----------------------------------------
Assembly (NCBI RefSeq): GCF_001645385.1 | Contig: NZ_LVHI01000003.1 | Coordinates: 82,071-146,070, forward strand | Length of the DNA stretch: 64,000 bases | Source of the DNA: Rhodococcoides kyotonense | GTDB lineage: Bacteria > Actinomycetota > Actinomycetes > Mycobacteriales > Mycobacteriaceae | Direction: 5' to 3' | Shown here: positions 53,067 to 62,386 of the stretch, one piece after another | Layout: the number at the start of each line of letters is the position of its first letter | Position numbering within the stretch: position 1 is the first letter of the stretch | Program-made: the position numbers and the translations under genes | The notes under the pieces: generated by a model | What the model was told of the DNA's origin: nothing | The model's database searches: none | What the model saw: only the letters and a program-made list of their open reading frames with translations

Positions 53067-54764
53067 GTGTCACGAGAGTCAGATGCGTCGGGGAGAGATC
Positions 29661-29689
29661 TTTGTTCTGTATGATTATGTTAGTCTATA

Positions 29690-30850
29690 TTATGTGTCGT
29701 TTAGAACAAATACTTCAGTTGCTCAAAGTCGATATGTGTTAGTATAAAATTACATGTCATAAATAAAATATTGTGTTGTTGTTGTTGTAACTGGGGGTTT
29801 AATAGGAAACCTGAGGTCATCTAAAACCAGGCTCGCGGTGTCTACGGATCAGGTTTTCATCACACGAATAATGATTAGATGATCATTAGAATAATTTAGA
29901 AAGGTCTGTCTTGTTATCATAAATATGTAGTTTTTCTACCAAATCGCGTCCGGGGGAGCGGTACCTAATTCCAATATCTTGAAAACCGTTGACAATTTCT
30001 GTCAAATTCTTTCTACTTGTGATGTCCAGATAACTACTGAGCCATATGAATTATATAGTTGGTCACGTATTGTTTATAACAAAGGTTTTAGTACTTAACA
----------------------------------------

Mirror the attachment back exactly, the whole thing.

Assembly (NCBI RefSeq): GCF_001645385.1 | Contig: NZ_LVHI01000003.1 | Coordinates: 82,071-146,070, forward strand | Length of the DNA stretch: 64,000 bases | Source of the DNA: Rhodococcoides kyotonense | GTDB lineage: Bacteria > Actinomycetota > Actinomycetes > Mycobacteriales > Mycobacteriaceae | Direction: 5' to 3' | Shown here: positions 53,067 to 62,386 of the stretch, one piece after another | Layout: the number at the start of each line of letters is the position of its first letter | Position numbering within the stretch: position 1 is the first letter of the stretch | Program-made: the position numbers and the translations under genes | The notes under the pieces: generated by a model | What the model was told of the DNA's origin: nothing | The model's database searches: none | What the model saw: only the letters and a program-made list of their open reading frames with translations

Positions 53067-54764
53067 GTGTCACGAGAGTCAGATGCGTCGGGGAGAGATC
Positions 29661-29689
29661 TTTGTTCTGTATGATTATGTTAGTCTATA

Positions 29690-30850
29690 TTATGTGTCGT
29701 TTAGAACAAATACTTCAGTTGCTCAAAGTCGATATGTGTTAGTATAAAATTACATGTCATAAATAAAATATTGTGTTGTTGTTGTTGTAACTGGGGGTTT
29801 AATAGGAAACCTGAGGTCATCTAAAACCAGGCTCGCGGTGTCTACGGATCAGGTTTTCATCACACGAATAATGATTAGATGATCATTAGAATAATTTAGA
29901 AAGGTCTGTCTTGTTATCATAAATATGTAGTTTTTCTACCAAATCGCGTCCGGGGGAGCGGTACCTAATTCCAATATCTTGAAAACCGTTGACAATTTCT
30001 GTCAAATTCTTTCTACTTGTGATGTCCAGATAACTACTGAGCCATATGAATTATATAGTTGGTCACGTATTGTTTATAACAAAGGTTTTAGTACTTAACA